JOHNSTOWN – Ahead of the December 1 deadline spelled out in the city charter, Johnstown’s Common Council passed a 2022 budget last week that includes a planned raise for the city attorney but a smaller-than-proposed raise for the city clerk. The mayor’s position will also get a last-minute raise of nearly $7,000. Meanwhile, the city’s Water Board has solidified its decision to hire a full-time superintendent, rejecting the Common Council’s counteroffer to have two city employees split the duties of the role for less than half the cost.
The city attorney, Michael Poulin, will make $60,000 in 2022, up from $41,600 in 2021.
Mayor Vernon Jackson said the raise was justified.
“He’s deserving of a raise because he is a good attorney and he does a lot for the city,” Jackson said.
The clerk, Carrie Allen, will make $53,586, a 5% jump up from $51,034 in 2021 after the city’s tentative budget had called for a $66,324 salary. Allen will also receive a $20,000 stipend, as called for in the tentative budget, for taking on the job of the secretary to the attorney, a role that was vacant in 2020 and 2021.
Meanwhile, the mayor’s salary has increased from $18,241 last year to $25,000 after the city’s tentative budget called for virtually no increase. Jackson is retiring at the end of the year with Amy Praught set to take office.
Jackson said the increase to the mayor’s salary was the council’s decision.
“That was their call, not mine,” Jackson said.
Ward 1 Councilman Bradley Hayner said he approved of the raise because it possibly paves the way for eventually making the mayoral position one that is capable of supporting a family. He said people might be interested in the job right now, but they can’t leave a full-time job for an $18,000 position.
“It’s going to expand the pool of people who can run for mayor,” Hayner said of the raise. “It’s considered to be part-time. It’s not part-time. There is a lot going on.”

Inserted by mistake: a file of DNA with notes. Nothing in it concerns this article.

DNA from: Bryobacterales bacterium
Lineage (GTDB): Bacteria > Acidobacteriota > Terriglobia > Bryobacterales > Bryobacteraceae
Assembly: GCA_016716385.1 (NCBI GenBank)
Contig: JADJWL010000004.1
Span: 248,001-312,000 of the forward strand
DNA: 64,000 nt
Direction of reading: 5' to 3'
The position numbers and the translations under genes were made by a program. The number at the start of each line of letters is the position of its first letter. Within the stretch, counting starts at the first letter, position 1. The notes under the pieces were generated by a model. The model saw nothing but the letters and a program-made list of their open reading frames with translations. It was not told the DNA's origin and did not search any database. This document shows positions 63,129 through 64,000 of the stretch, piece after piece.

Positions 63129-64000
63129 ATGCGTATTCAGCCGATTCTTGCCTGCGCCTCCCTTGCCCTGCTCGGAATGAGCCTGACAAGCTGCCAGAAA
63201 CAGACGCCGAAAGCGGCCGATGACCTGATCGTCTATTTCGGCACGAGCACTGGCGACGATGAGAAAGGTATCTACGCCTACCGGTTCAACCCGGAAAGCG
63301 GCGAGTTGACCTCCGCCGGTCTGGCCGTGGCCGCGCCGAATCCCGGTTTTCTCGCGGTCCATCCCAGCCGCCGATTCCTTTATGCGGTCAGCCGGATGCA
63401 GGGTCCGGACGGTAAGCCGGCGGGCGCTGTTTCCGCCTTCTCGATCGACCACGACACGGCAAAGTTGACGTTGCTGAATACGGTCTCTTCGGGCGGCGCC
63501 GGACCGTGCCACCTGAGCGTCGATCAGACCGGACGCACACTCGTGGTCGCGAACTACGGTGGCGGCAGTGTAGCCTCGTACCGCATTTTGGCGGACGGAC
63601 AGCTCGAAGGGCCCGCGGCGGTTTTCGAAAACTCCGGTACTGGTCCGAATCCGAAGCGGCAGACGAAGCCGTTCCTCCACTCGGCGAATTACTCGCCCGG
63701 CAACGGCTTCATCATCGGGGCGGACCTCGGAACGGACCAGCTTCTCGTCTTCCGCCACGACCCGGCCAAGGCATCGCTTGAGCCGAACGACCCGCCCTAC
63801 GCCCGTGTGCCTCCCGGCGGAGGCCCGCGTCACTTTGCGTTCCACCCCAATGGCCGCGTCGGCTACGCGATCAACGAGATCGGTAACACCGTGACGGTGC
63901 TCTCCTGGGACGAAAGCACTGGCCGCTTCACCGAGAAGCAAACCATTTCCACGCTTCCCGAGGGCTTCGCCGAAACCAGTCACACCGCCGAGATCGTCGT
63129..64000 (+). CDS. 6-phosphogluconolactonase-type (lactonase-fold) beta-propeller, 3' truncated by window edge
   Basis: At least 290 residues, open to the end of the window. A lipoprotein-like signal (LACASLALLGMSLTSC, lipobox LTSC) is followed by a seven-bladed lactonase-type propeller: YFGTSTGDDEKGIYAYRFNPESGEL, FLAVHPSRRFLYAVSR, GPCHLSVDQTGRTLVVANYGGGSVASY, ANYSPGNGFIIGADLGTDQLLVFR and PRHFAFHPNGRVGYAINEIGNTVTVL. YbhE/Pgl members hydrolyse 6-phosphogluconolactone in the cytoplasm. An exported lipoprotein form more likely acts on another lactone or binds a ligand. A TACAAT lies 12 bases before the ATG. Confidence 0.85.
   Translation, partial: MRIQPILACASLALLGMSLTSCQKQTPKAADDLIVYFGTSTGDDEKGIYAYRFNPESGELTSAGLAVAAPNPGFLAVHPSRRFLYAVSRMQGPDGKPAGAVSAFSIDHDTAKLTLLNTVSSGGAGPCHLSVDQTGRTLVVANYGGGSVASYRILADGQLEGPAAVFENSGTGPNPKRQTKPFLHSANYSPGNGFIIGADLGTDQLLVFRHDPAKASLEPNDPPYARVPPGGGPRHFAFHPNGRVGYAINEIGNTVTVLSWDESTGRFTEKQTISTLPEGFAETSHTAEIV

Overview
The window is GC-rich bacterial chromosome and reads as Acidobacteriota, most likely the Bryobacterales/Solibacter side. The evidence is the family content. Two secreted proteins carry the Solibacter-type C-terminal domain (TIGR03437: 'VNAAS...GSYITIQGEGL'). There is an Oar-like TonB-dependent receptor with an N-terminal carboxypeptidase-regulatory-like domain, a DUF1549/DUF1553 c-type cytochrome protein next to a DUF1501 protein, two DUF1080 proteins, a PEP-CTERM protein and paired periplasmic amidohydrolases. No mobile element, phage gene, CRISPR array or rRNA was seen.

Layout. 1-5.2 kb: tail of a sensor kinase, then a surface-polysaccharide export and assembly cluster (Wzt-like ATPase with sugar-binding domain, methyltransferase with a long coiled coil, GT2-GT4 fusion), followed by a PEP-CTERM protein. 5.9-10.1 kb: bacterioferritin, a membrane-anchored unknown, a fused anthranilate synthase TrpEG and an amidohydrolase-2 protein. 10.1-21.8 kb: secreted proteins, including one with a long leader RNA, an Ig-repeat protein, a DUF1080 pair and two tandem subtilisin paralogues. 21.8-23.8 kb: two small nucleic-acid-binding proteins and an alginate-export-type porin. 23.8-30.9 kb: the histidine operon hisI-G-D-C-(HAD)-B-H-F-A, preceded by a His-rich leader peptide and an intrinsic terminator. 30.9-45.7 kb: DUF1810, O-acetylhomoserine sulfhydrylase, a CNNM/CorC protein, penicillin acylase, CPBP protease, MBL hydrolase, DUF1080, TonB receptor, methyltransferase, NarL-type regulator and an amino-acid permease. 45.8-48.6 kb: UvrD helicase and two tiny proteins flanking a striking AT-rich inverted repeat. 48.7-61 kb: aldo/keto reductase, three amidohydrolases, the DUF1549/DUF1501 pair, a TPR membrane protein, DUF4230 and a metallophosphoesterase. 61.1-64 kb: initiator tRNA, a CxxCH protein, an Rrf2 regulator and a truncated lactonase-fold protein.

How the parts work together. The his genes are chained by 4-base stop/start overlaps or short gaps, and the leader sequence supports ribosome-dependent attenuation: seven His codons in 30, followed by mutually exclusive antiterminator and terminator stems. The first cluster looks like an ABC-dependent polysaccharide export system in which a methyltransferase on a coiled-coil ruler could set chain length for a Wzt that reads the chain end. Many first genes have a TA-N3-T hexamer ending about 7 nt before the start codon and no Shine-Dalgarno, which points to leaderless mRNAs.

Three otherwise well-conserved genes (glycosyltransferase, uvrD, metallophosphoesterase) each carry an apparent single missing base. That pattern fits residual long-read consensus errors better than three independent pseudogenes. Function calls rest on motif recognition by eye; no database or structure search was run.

Ward 4 Councilman Max Spritzer said the clerk’s actual raise sits better with him than the larger raise that had been listed in the tentative budget.
“I think it’s a fair raise,” he said. “It’s a fair raise in today’s world and comparable to what other nonunion city employees are getting.”
Most other nonunion employees received 2.5% pay increases, although slight amendments are still possible at the December 2021 Common Council meeting, according to Councilman-at-Large Craig Talarico.
Talarico called the clerk’s raise “fair,” noting that the clerk completes records management and has other responsibilities.
“There are a lot of different hats she wears,” Talarico said. “I thought that was fair.”
Members of the Common Council were less pleased with the Water Board’s decision to keep its $70,000 full-time superintendent position, a job that hasn’t been filled for several years and is expected to cost about $100,000 when benefits are included, Jackson said.
Water Board President Michael Capparello has called the position necessary, saying the superintendent will carry out duties such as scheduling, grant writing and other tasks. Jackson and members of the Common Council have called the position a waste of taxpayer dollars. The council proposed delegating the superintendent’s duties to the city engineer and the deputy city engineer for $15,000 stipends apiece, but the Water Board has officially rejected the idea.
“We need somebody full time, and the [city] can’t provide us with services full-time,” Capparello said.
Capparello said he had no comment on the timeline or plans for filling the superintendent position, refusing to elaborate any more than: “We’re looking. We’re looking out there to see what’s available and who is available.” Capparello said he did not know whether a job listing had been posted, and an internet search returned no results.
The Water Board approves its own budget independent of the city’s budget, with funding coming from water rents paid for by residents and businesses. In November, water rates in the city climbed by 36% after the Water Board approved the increase.
“That’s their choice,” Jackson said of the Water Board’s decision to go forward with a superintendent position. “I still think it could be done within the city and save the taxpayers money. If they want to pay $100,000 versus $30,000, let the public express their opinion on that.”
The city removed the $30,000 from the city engineer line, which had been included in the tentative budget in case the Water Board opted for the stipend proposal.
In a statement to the city, Capparello said the stipend idea wouldn’t save money.
“The city’s proposal will not result in cost savings for city taxpayers as the water superintendent position is separately and fully funded in the Water Board’s budget.”
Talarico said he disagrees.
“I think it’s a terrible waste of public money. They say it is water rents, not a tax [that funds the Water Board budget]. But who pays for them? It’s the residents of the city of Johnstown.”
Andrew Waite can be reached at email@example.com and at 518-417-9338. Follow him on Twitter @UpstateWaite.